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Brief Report
November 2016

Sex and Catheter Ablation for Ventricular TachycardiaAn International Ventricular Tachycardia Ablation Center Collaborative Group Study

Author Affiliations
  • 1Electrophysiology Section, Cardiovascular Division, Perelman School of Medicine at the University of Pennsylvania, Philadelphia
  • 2University of Chicago Medical Center, Chicago, Illinois
  • 3Section of Cardiac Electrophysiology, Division of Cardiology, University of Colorado, Aurora
  • 4University of California Los Angeles Cardiac Arrhythmia Center, University of California Los Angeles Health System
  • 5Albert Einstein College of Medicine/Montefiore Medical Center, New York, New York
  • 6Brigham and Women’s Hospital, Boston, Massachusetts
  • 7Intermountain Medical Center Heart Institute, Murray, Utah
  • 8Veteran’s Affairs Medical Center, University of Minnesota, Minneapolis
  • 9University of Kansas Medical Center, Kansas City
  • 10University of Maryland Medical Center, Baltimore
  • 11Baylor St Luke’s Medical Center/Texas Heart Institute, Houston
  • 12Hospital San Raffaele, Milan, Italy
  • 13Dokkyo Medical University Koshigaya Hospital, Saitama, Japan
  • 14Texas Cardiac Arrhythmia Institute, St David’s Medical Center, Austin
JAMA Cardiol. 2016;1(8):938-944. doi:10.1001/jamacardio.2016.2361
Key Points

Question  How do outcomes compare between women and men with structural heart disease undergoing ventricular tachycardia ablation?

Findings  In this multicenter, observational study of 2062 patients, women (n = 262) had significantly higher rates of ventricular tachycardia recurrence in the year following ablation than men (30.5% vs 25.3%) despite being younger, with higher left ventricular ejection fraction and fewer medical comorbidities.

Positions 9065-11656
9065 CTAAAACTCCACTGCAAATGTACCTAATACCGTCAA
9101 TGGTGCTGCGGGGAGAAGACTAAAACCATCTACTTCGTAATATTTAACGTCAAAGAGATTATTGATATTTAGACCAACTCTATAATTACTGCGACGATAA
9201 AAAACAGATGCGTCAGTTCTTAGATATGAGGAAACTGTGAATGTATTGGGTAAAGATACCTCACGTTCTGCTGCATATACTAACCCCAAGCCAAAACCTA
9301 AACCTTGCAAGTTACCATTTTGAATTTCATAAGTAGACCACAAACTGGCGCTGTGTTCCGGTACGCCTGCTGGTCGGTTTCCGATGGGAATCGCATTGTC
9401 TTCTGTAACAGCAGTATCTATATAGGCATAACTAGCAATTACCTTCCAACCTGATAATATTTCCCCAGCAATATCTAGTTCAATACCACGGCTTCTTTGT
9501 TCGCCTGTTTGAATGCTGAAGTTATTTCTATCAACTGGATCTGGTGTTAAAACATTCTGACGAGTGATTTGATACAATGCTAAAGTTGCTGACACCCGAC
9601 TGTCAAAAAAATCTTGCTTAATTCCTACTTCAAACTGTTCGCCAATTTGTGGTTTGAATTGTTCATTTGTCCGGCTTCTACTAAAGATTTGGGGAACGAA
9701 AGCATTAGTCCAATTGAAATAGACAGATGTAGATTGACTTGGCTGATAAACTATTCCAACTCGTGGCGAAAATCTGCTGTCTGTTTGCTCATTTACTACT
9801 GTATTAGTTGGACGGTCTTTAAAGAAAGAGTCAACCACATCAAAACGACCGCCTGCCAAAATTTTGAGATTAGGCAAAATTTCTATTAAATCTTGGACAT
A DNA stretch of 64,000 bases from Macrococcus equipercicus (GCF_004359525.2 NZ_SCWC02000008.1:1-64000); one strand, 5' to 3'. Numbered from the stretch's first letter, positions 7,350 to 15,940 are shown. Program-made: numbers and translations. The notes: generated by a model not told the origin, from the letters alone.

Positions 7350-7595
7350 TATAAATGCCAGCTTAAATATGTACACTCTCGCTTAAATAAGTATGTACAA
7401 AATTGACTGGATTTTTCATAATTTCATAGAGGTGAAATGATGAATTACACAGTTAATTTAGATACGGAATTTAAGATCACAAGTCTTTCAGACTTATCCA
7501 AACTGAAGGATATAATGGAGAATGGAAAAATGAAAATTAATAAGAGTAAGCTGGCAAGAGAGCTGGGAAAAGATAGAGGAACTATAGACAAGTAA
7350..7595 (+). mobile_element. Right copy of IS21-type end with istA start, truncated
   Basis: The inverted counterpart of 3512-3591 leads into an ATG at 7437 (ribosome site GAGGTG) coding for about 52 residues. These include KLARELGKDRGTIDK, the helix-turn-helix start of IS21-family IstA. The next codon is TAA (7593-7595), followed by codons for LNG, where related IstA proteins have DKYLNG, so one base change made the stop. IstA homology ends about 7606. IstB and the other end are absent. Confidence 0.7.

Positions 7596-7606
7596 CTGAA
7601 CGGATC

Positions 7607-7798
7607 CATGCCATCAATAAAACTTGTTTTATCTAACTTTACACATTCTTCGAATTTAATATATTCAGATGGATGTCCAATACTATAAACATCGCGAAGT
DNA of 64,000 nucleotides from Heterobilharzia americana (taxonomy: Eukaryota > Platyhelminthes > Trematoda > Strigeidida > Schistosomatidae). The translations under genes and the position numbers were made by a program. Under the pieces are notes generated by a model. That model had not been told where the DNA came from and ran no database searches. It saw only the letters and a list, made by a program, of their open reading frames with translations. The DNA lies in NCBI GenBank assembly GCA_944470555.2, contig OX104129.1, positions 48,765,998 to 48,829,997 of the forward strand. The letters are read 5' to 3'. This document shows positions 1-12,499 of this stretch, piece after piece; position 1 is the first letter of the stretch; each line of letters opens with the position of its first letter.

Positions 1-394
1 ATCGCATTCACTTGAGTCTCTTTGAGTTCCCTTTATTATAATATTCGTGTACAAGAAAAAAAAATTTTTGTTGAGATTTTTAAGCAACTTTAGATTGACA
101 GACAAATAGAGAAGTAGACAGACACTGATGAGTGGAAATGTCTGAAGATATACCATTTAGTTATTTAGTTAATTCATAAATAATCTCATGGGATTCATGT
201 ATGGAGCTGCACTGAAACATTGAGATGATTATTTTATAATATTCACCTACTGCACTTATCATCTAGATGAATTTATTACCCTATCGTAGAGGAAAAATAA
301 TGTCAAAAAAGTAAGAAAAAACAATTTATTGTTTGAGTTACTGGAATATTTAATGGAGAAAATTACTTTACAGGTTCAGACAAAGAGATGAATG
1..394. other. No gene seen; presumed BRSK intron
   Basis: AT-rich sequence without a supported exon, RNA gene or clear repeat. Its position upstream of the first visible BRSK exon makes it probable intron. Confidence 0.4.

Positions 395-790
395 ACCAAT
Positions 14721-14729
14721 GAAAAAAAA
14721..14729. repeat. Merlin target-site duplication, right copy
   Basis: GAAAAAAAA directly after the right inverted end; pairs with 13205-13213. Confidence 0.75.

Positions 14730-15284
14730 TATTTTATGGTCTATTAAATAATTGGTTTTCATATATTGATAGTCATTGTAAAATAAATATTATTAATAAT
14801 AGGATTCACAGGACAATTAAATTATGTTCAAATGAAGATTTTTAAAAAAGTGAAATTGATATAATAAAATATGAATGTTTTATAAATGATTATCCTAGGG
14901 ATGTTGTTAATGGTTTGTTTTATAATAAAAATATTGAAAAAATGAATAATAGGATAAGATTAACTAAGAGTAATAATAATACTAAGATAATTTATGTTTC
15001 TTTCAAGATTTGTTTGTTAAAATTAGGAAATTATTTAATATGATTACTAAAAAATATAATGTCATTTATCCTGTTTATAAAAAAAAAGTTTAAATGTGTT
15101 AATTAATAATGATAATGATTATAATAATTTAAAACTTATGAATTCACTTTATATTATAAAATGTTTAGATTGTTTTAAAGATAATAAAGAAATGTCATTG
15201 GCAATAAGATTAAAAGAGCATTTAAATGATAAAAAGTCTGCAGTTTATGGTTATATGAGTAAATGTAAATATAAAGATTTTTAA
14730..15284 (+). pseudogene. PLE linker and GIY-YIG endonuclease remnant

Meaning  Whether the worse outcome observed in women is owing to referral bias, more challenging arrhythmia substrate or undertreatment requires further study.

Abstract

Importance  Significant differences have been described between women and men regarding presentation, mechanism, and treatment outcome of certain arrhythmias. Previous studies of ventricular tachycardia (VT) ablation have not included sufficient women for meaningful comparison.

Objective  To compare outcomes between women and men with structural heart disease undergoing VT ablation.

Design, Setting, and Participants  Investigator-initiated, multicenter, observational study performed between 2002 and 2013, conducted by the International VT Ablation Center Collaborative Group, consisting of 12 high-volume ablation centers. Consecutive patients with structural heart disease undergoing VT ablation were studied. Structural heart disease was defined as left ventricular ejection fraction less than 55%, hypertrophic cardiomyopathy, or right ventricular cardiomyopathy, with scar confirmed during electroanatomic mapping.

Exposures  Catheter ablation.

Main Outcomes and Measures  Ventricular tachycardia–free survival and transplant-free survival were compared between women and men. Cox proportional hazard modeling was performed.

Results  Of 2062 patients undergoing ablation, 266 (12.9%) were women. Mean (SD) age was 62.4 (13.3) years and 1095 (53.1%) had ischemic cardiomyopathy. Compared with men, women were younger, with higher left ventricular ejection fraction and less VT storm. Despite this, women had higher rates of 1-year VT recurrence following ablation (30.5% vs 25.3%; P = .03). This difference was only partially explained by higher prevalence of nonischemic cardiomyopathy among women and was actually most pronounced among those with ischemic cardiomyopathy.

Conclusions and Relevance  In 12 high-volume ablation centers, women with structural heart disease have worse VT-free survival following ablation than men. Whether this is owing to differences in referral pattern, arrhythmia substrate, or undertreatment requires further study.

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